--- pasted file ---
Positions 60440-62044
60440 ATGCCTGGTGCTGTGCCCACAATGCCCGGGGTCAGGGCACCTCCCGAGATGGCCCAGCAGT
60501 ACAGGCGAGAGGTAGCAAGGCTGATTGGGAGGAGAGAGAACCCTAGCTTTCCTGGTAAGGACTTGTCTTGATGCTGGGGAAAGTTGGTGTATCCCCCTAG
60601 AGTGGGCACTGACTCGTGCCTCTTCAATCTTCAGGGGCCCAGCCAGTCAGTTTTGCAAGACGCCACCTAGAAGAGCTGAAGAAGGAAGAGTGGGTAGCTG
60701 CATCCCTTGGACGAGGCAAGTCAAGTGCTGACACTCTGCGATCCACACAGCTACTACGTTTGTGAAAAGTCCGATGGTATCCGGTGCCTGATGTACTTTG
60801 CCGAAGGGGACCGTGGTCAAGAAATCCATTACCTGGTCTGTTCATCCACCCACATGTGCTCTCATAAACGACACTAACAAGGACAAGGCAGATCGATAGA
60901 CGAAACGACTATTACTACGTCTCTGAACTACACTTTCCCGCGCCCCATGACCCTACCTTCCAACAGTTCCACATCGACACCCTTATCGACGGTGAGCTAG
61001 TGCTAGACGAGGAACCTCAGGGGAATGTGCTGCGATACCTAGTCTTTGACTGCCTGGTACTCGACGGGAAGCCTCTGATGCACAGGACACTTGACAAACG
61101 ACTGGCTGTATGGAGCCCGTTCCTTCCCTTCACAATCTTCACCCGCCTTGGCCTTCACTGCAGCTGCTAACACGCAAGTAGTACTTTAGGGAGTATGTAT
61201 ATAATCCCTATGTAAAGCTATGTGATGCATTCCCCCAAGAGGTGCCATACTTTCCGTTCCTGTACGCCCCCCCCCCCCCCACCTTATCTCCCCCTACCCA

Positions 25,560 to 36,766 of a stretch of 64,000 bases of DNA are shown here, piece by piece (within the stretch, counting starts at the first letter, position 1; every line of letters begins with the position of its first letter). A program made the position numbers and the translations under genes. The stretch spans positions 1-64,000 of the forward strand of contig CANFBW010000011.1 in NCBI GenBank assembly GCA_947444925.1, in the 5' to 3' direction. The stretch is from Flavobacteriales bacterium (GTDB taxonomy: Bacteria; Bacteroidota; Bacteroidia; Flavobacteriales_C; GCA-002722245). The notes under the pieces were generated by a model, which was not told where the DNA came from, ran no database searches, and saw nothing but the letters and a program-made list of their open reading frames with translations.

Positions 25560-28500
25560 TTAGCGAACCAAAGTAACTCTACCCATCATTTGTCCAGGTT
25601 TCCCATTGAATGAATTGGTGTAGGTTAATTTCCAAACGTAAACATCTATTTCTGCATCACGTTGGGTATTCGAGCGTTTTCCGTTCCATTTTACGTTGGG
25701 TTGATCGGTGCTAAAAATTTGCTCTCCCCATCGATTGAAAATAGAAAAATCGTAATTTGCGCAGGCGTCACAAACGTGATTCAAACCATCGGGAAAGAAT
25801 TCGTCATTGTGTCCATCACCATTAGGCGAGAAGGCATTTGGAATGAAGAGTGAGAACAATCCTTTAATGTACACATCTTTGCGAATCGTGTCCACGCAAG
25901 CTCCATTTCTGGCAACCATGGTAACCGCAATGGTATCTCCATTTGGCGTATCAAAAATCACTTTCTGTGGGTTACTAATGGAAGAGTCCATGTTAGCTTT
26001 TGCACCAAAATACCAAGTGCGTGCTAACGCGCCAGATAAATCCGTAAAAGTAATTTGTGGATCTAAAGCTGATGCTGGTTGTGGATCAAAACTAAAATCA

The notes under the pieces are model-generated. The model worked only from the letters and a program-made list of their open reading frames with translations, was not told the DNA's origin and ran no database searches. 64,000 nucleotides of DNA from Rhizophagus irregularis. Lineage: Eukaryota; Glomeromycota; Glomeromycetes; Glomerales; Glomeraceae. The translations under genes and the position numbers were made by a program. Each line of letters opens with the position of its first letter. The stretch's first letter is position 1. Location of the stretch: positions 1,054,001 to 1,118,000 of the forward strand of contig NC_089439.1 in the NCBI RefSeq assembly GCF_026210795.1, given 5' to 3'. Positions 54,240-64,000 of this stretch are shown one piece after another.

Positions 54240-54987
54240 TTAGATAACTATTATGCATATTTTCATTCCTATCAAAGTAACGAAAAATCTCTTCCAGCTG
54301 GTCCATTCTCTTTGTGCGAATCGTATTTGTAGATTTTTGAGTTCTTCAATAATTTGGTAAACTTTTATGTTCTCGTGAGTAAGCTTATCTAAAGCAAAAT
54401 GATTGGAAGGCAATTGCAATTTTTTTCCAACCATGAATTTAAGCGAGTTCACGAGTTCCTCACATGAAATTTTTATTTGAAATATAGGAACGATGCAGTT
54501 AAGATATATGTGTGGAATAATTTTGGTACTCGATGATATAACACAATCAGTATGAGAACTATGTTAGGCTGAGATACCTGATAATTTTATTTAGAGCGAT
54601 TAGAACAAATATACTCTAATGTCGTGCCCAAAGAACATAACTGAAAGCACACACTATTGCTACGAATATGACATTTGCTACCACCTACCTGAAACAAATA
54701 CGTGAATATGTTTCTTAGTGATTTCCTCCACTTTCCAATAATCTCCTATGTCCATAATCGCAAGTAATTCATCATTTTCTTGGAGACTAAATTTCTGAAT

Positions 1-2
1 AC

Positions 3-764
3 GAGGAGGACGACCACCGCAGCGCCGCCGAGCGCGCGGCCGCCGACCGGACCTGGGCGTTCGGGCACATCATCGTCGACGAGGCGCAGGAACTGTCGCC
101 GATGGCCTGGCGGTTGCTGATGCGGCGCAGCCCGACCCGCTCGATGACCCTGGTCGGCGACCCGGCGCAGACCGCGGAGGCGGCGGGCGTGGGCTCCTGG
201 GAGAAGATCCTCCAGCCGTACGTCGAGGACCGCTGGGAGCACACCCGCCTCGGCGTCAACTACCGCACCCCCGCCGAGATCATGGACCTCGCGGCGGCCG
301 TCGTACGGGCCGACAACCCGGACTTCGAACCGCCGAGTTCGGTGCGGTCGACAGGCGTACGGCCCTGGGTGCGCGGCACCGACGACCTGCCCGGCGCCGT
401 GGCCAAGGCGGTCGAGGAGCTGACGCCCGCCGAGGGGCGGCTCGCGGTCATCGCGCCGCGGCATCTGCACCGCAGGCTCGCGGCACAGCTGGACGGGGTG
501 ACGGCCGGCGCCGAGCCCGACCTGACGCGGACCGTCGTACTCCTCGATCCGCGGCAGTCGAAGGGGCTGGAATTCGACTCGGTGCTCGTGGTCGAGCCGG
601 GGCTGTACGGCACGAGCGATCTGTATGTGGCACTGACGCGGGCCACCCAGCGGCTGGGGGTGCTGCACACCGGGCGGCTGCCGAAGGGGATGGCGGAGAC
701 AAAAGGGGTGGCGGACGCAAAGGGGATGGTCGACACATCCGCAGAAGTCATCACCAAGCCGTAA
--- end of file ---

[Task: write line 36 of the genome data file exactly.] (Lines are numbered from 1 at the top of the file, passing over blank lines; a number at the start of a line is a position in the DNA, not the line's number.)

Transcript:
601 GGCTGTACGGCACGAGCGATCTGTATGTGGCACTGACGCGGGCCACCCAGCGGCTGGGGGTGCTGCACACCGGGCGGCTGCCGAAGGGGATGGCGGAGAC